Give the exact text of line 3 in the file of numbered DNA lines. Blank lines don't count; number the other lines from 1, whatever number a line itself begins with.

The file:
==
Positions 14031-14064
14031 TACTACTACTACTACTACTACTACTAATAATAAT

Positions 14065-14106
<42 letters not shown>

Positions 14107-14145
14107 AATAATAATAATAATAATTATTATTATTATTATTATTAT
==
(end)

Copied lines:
Positions 14065-14106